“Doing theology” often implies that we understand God better than the apostles or their disciples, and Jesus would really have benefited from a background in textual criticism. But has everything orthodox already been taught? Read the rest of this entry »
The deconstructionist philosophy says you can’t know what’s true because everybody who talks to you about truth is biased. Well, that’s equally true of deconstructionists. They are also biased. Hence we can’t trust them either. Thank you for your time.
However, I know someone whom you can trust. Who? That’s for me to know and you to find out. Except that he says, “The heart is deceitfully wicked, who can know it?” (Jer. 17:9). Hmm, he must be a deconstructionist, you think?
Try this experiment: read the Bible as if you were an outsider. Pretend that these scriptures belong to a now-extinct sect that many admire but nobody follows. Imagine that someone loaned them to you and that you have no claim of understanding or even believing them. For once, don’t assume that you have the right to be encouraged by every encouraging word within their covers.
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In the 19th century, newspapers would sometimes flag articles “Important If True” when their information was potentially urgent but they didn’t have time to verify it before press-time. One wag wrote that churches should put the same sign over their doors.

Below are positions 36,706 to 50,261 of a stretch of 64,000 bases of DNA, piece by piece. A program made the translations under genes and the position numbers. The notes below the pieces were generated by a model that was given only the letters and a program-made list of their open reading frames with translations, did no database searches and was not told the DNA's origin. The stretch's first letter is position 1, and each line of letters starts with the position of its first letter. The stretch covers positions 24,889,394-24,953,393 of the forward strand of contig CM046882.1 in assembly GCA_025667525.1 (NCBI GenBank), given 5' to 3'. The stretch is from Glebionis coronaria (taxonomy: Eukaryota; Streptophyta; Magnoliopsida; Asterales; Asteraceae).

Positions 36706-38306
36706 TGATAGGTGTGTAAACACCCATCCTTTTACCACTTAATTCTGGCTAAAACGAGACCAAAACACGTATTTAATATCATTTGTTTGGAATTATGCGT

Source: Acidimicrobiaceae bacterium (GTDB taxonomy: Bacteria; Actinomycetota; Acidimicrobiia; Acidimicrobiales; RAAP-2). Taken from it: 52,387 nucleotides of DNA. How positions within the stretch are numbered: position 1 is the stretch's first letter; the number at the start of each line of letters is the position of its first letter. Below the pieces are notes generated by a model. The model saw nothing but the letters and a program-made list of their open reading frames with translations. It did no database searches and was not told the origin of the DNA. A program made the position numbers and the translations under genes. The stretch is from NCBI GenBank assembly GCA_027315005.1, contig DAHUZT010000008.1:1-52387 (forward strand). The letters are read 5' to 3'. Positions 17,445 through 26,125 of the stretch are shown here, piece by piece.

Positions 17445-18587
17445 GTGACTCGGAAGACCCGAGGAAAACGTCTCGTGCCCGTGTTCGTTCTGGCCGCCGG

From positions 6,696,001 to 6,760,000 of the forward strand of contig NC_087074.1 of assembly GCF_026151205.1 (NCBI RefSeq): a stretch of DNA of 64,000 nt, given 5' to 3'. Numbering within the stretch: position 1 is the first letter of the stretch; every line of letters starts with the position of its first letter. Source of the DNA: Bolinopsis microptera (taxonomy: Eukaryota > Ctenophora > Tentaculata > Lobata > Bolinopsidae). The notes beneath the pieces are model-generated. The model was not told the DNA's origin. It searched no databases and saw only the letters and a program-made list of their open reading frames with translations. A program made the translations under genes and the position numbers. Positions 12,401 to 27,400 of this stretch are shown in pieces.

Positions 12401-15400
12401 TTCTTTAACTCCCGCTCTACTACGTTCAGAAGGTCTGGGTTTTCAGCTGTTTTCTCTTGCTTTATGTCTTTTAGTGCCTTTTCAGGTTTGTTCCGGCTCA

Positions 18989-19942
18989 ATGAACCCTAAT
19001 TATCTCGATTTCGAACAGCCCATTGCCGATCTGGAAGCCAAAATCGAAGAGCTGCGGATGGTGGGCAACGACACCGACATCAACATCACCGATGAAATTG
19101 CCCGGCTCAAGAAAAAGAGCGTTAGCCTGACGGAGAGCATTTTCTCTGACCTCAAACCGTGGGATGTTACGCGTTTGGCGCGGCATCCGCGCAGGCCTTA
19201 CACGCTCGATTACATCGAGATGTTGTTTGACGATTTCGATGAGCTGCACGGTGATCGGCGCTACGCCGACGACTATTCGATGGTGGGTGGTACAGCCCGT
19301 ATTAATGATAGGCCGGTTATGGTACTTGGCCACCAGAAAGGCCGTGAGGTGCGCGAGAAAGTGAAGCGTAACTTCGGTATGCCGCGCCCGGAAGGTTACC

Even when we don’t fully understand the truth about God and the world he created, even when we’re frustrated when we try to talk about these subjects (“No, that’s not it… what I meant to say was…”), we ought to know that truth really does exist. We might even find that it’s specific, practical, and relevant. And it’s not just important, it’s tantalizing, because it’s so different from the way we’ve been living all our lives. Is the Good News too good to be true? Not hardly.
Unlike most bloggers, I find myself constantly editing and re-editing my earlier posts, sharpening the point I want to make. We need to wake up. We’ve been dreaming.
“Revival and change are almost synonymous terms and both clearly cut across traditionalism. There is no way true revival can occur without major changes disrupting and reordering the life of the Church… God is no traditionalist. While God is orderly, He is always fresh and vital. If a church can run according to forms and traditions of men, it will run without the presence and power of God … Is it any wonder the love of tradition is an enemy to revival? Revival and new life go hand in hand … Let every church realize that the inordinate love of tradition is a great opponent to revival … When a church slays the love of tradition, a major obstacle to revival will be slain with it.”
Well, Daniel has just driven down the driveway on his way to his new job with the State Department. The first seven weeks of training will be the most intense, then he’ll spend some months in language study, depending on where he’s sent. He’s rented an apartment in Virginia, a short bike ride from the institute. He plans to visit us whenever he can. When he left, Grandma said, “Drive carefully and call us when you get settled.” She’s finishing her afternoon nap now.
We will all miss Daniel: his energy, his humor, his creativity. He says he’s confident I will continue to do a good job of caring for my grandmother.
“Where is Hollywood located? Chiefly between the ears. In that part of the American brain lately vacated by God.”
— Erica Jong, from How To Save Your Own Life